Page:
Skeena Resources Loses Rights To Historic Minerals At Storage Facility

If you’re a gold explorer or producer, always own the mineral rights underneath the land in which you operate. It may seem like common sense, but for Skeena Resources (TSX: SKE), it may turn out to be an expensive lesson.

The company this morning indicated that a decision had been made by British Columbia’s Chief Gold Commissioner as it relates to Eskay’s Albino Lake Storage Facility. In a bizarre story, an individual, Richard Mills, owns a mineral claim underneath Skeena’s Albino Lake Storage Facility, the facility being part of the Eskay Creek project.

Mills in August 2021 had asked the Commissioner for a determination on whom had ownership of the minerals within materials deposited at the the storage facility by previous operators of the mine. Materials deposited include tailings and minerals from the Eskay Creek Mine.

Yesterday, the Commissioner determined that ownership of all materials and tailings at the Albino Lake Storage Facility fall to Richard Mills – despite Skeena being responsible for the ongoing environmental obligations. The materials are currently managed by the firm under a Lands Act surface lease.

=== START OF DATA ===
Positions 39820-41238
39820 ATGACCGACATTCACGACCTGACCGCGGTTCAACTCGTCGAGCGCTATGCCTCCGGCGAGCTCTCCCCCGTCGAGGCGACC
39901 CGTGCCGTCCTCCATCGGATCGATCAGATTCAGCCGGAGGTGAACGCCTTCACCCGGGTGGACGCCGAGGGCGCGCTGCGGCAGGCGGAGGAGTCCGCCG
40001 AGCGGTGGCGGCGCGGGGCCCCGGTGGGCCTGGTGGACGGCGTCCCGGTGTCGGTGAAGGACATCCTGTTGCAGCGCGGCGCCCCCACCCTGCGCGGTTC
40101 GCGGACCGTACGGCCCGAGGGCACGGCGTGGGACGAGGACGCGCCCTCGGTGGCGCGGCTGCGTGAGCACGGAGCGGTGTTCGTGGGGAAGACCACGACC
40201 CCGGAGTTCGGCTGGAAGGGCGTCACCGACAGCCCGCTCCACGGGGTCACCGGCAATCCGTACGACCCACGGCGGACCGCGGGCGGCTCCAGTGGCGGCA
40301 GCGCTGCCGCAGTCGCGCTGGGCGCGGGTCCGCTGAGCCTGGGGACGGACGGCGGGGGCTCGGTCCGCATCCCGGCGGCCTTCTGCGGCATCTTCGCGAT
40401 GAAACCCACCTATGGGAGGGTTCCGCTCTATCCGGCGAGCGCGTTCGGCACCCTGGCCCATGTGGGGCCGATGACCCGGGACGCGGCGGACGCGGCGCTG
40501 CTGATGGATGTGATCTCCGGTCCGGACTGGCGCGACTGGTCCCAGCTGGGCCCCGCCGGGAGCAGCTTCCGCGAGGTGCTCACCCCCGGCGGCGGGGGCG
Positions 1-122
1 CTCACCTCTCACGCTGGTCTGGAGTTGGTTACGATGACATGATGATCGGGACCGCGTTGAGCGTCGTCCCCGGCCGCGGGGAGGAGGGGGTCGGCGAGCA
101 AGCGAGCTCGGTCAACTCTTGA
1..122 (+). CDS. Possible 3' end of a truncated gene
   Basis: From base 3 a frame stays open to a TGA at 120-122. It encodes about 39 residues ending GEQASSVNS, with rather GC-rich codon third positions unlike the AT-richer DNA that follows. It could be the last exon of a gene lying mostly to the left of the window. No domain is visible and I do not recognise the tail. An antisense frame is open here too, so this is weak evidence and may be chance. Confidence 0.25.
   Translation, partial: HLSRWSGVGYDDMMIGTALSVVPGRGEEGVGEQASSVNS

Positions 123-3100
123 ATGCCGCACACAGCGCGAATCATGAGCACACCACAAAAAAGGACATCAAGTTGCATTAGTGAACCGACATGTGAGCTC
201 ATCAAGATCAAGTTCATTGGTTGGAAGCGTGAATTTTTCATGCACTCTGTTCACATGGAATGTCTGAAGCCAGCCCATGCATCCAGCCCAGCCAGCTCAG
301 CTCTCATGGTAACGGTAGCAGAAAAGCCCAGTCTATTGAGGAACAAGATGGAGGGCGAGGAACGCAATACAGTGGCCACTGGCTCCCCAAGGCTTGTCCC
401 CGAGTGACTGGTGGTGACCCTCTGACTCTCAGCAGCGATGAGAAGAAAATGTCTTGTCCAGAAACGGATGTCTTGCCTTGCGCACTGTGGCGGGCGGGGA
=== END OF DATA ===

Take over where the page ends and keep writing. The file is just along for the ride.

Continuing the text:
While the company has indicated that it intends to appeal the process and “utilize all legal avenues,” the lesson here appears to be simple – if you’re going to accept the environmental liability for historic materials, make sure you actually own the rights to them – and the mineral claims for where they’re situated.

Skeena Resources last traded at $13.51 on the TSX.

Information for this briefing was found via Sedar and the companies mentioned. The author has no securities or affiliations related to this organization. Not a recommendation to buy or sell. Always do additional research and consult a professional before purchasing a security. The author holds no licenses.

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